Aluminum is a popular metal many manufacturers use in making prototypes and production parts because of its excellent mechanical properties. These prototypes are applicable in several industries for testing due to the need for quality and durable parts and aluminum prototyping is commonly used in such industries.
Manufacturers employ various aluminum prototyping methods, each with pros and cons. Since the wrong technique can incur huge losses, this article discussed the common aluminum alloys used in prototyping, different aluminum prototyping processes, and how they can apply to your project.
Common Aluminum Alloys Suitable For Prototyping
Various aluminum alloys are suitable for prototyping, but some are more used than others. Common aluminum alloys used in industries such as automotive, aerospace, and medical part manufacturing include:
1. Aluminum 3003
Considered the most common aluminum alloy used in manufacturing, aluminum 3003 contains aluminum and manganese, which helps boost its strength by 20% without damaging its flexibility. It is not heat-treatable. Nevertheless, it has many applications, such as its use in manufacturing utensils, aluminum storage tanks, etc.
2. Aluminum 5052
This is another non-treatable alloy known for its strength and resistance to water and chemical corrosion. As a result, this makes it applicable to producing marine parts and equipment.
3. Aluminum 6061
This heat-treatable aluminum alloy contains magnesium, silicon, chromium, and copper. Aluminum 6061 has high tensile strength and great corrosion resistance and is applicable in making electronic and automobile parts.
4. Aluminum 7075
Aluminum 7075 is heat treatable like aluminum 6061 and has zinc as its major alloying element alongside other elements such as manganese and copper. It is lightweight and strong. Hence, it is applicable in the aerospace industry in manufacturing gears and fittings for aircraft.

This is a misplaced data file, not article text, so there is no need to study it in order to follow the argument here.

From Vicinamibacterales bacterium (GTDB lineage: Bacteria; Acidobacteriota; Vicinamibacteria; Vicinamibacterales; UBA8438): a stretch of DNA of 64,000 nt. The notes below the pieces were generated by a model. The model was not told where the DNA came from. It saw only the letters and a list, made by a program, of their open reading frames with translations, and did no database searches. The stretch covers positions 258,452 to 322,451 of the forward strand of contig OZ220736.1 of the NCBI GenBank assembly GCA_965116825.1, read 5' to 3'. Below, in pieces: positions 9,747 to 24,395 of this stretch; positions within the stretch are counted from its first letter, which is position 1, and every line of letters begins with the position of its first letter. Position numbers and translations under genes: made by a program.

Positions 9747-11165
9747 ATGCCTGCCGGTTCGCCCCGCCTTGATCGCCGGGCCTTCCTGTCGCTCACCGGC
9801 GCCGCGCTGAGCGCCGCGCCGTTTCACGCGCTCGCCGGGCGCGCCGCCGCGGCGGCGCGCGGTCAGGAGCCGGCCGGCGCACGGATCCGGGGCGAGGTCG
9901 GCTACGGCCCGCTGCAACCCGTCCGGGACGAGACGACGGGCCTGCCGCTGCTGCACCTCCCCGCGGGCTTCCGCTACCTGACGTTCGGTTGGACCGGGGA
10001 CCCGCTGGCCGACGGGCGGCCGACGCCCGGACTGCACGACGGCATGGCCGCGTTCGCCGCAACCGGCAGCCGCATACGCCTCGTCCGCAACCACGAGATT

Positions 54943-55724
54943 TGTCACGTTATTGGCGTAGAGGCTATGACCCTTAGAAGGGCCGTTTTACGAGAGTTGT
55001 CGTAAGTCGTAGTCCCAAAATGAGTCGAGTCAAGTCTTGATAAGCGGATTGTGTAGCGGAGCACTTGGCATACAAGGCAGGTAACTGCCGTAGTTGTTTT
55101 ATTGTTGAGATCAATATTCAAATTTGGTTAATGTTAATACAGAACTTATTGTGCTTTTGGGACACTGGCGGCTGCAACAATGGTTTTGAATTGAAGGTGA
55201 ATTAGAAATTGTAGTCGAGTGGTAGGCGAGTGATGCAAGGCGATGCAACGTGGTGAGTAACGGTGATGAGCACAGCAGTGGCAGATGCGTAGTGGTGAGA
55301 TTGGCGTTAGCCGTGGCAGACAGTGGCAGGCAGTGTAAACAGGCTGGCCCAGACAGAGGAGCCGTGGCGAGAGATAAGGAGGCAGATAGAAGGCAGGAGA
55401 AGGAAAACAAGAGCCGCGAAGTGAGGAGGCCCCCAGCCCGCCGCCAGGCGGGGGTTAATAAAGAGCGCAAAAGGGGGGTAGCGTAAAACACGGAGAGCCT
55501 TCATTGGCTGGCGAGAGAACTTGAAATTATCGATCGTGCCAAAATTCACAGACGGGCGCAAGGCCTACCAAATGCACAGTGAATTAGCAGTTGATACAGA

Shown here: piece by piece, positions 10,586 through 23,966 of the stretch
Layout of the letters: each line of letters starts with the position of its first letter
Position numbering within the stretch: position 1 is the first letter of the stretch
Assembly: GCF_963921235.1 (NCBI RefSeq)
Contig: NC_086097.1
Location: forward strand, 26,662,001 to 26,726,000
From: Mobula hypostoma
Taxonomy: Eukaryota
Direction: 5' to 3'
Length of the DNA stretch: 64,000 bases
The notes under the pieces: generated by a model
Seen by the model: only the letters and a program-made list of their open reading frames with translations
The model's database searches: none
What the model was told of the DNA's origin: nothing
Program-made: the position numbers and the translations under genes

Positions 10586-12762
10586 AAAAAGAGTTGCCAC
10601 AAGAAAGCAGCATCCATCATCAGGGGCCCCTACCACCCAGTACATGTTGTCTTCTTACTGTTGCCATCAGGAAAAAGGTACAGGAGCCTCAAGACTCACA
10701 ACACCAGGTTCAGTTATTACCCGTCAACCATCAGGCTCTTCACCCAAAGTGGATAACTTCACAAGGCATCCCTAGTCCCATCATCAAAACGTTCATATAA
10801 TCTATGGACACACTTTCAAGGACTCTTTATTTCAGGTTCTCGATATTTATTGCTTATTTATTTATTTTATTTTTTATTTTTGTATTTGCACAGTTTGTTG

5. Aluminum 6063
Also known as architectural aluminum, Aluminum 6063 comprises silicon, copper, and magnesium. It has moderate strength and being a silicon-magnesium alloy, it can resist corrosion well. As a result, it is applicable in making parts used externally, such as architectural components, pipes, and furniture.
Different Methods for Making Aluminum Prototypes
Various methods can be used to make an aluminum prototype depending on the part function, quantity, and geometry. The most used techniques are:
Method #1: CNC Machining Aluminum
CNC machining is a common aluminum prototyping method that uses computer inputs to accurately control the machining tools and eliminate parts of the aluminum workpiece to achieve the desired aluminum CNC prototype. It comprises several techniques including CNC milling and CNC turning.
The benefits of CNC aluminum machining include:
- High compatibility with many aluminum alloys.
- The parts produced using this method display excellent attributes and a good surface finish.
- It is suitable for making prototypes with complex designs.
- High precision and accuracy.
- Easily change the design between prototypes without altering the lead time.
On the other hand, CNC machining has some limitations, which include: